Wednesday, February 17, 2010
The Writer's Life: 10 Tips on a Giving a Successful Poetry Workshop
I taught a workshop with Lillias Bever at the Frye Art Museum this past Saturday.The workshop was free to the public and sponsored by the museum and 4Culture which had awarded us both grants for ekphrastic work. According to a few students who wrote me to say how much they learned, the day seems to have been a success. Honestly, both Lillias and I spent an enormous amount of time planning this event - and it was based on a lecture and workshop I had given before --- so what did we learn this time around?
1. Write out a schedule! Make every minute count! The topic of poetry and visual art expanded as we studied more and more. We wanted to give our students lots of information without overwhelming them. Two and a half hours flew by. We had a schedule for the day broken into ten minute intervals.
2. Hand-outs are crucial. Ours was whittled down to fourteen pages! We included a section on further reading, helpful websites, and favorite ekphrastic poems. When we found ourselves having to let part of the workshop go, we consoled ourselves with "it's in the handout; we can mention it!"
3. Do-it-yourself registration is easy with Yahoo. Easy, yes, but also time consuming. The museum wanted us to handle all questions etc, and we had a limit on how many students we wanted in an intimate workshop. I created a Yahoo account for the event where people could email us if they wanted to sign-up. The trouble was that people have questions about parking, directions to the studio space, etc. I would use Yahoo again, but create a few simple emails that would answer frequently asked questions -- now that I know what those are.
4. Balance exercises with information. There was so much cool information we found out about the history of ekphrasis -- as well as contemporary examples. We needed to let particpants write poems, read some poems, and then move into the poems we brought as examples -- always coming back to how what others accomplished could be useful as writing strategies for our group.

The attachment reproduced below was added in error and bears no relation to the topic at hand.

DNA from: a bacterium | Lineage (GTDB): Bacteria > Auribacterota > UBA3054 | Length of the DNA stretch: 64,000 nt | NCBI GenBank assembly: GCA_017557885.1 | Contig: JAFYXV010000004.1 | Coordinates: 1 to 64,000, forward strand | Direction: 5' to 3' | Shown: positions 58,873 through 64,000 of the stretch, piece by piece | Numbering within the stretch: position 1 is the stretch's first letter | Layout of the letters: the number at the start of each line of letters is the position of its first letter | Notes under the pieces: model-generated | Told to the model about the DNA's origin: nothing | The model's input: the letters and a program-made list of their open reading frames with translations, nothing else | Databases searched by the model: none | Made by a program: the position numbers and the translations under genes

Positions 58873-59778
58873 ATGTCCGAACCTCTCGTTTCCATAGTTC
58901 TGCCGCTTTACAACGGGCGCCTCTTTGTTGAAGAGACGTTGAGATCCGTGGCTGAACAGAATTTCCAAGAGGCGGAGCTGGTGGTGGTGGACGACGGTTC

5. Powerpoints can be useful; and are easy to create. For a workshop on the relationship of poetry to the visual arts, the powerpoint was so useful!
Before everyone went off to the galleries, we did an exercise using this painting, "The Bride" by Marc Chagall.
6. Teach what you love - the energy will transfer to your students. It felt like I gave myself a crash course on the different types of ekphrasis in the week leading up to the workshop. I already knew quite a bit, but I wanted to learn more. One young woman wrote to me after the workshop saying that my energy for the topic had been contagious and she left feeling invigorated about her own work and with much more to read and discover.
7. Don't be surprised if you are exhausted by this kind of intensive teaching. I teach full time at a local college and so I didn't expect to be so exhausted at the end of this half day workshop - boy, was I ever wrong. I fell asleep in the late afternoon and it really took me two days to recover. This type of one off workshop feels more like an acting job.
8. Publicity matters. We had hoped for about 15 students but ended up having 20 and a long waiting list as well! Okay - so it was free! Still, we had no idea so many people would be interested. We tried to see if one of our many publicity tactics brought in the most students, but it seemed we got one or two people from --- posters in bookshops, website of the museum, students who had worked with me before, my Facebook page! In other words, make sure you get the word out early and often! We went from being concerned there wouldn't be enough people to having to turn poets away.
9. Remember, joy! We needed to do publicity, registration, directions -- the whole sheebang. Before we began we needed to get new energy for our actual subject - poems inspired by visual art. It's as if I taught myself a class that contained at least twice as much as what we could actually use.
10. Keep in touch! Many people asked when we would be teaching again and to be kept on a mailing list. I usually forget about this kind of follow-up, but this time I am going to try. In the next few months I am teaching many workshops (although none for free) and I promised myself to actually make a list.
I hope this list is helpful. If I wrote this tomorrow, I might add in other elements, but this is what I am thinking of tonight. Working with someone else forced us both to be much more schedule oriented than one person alone might have been. The benefit to the group was that they got two teachers and we packed in even more information. Would love to hear what others do for giving workshops. What tips would you add here?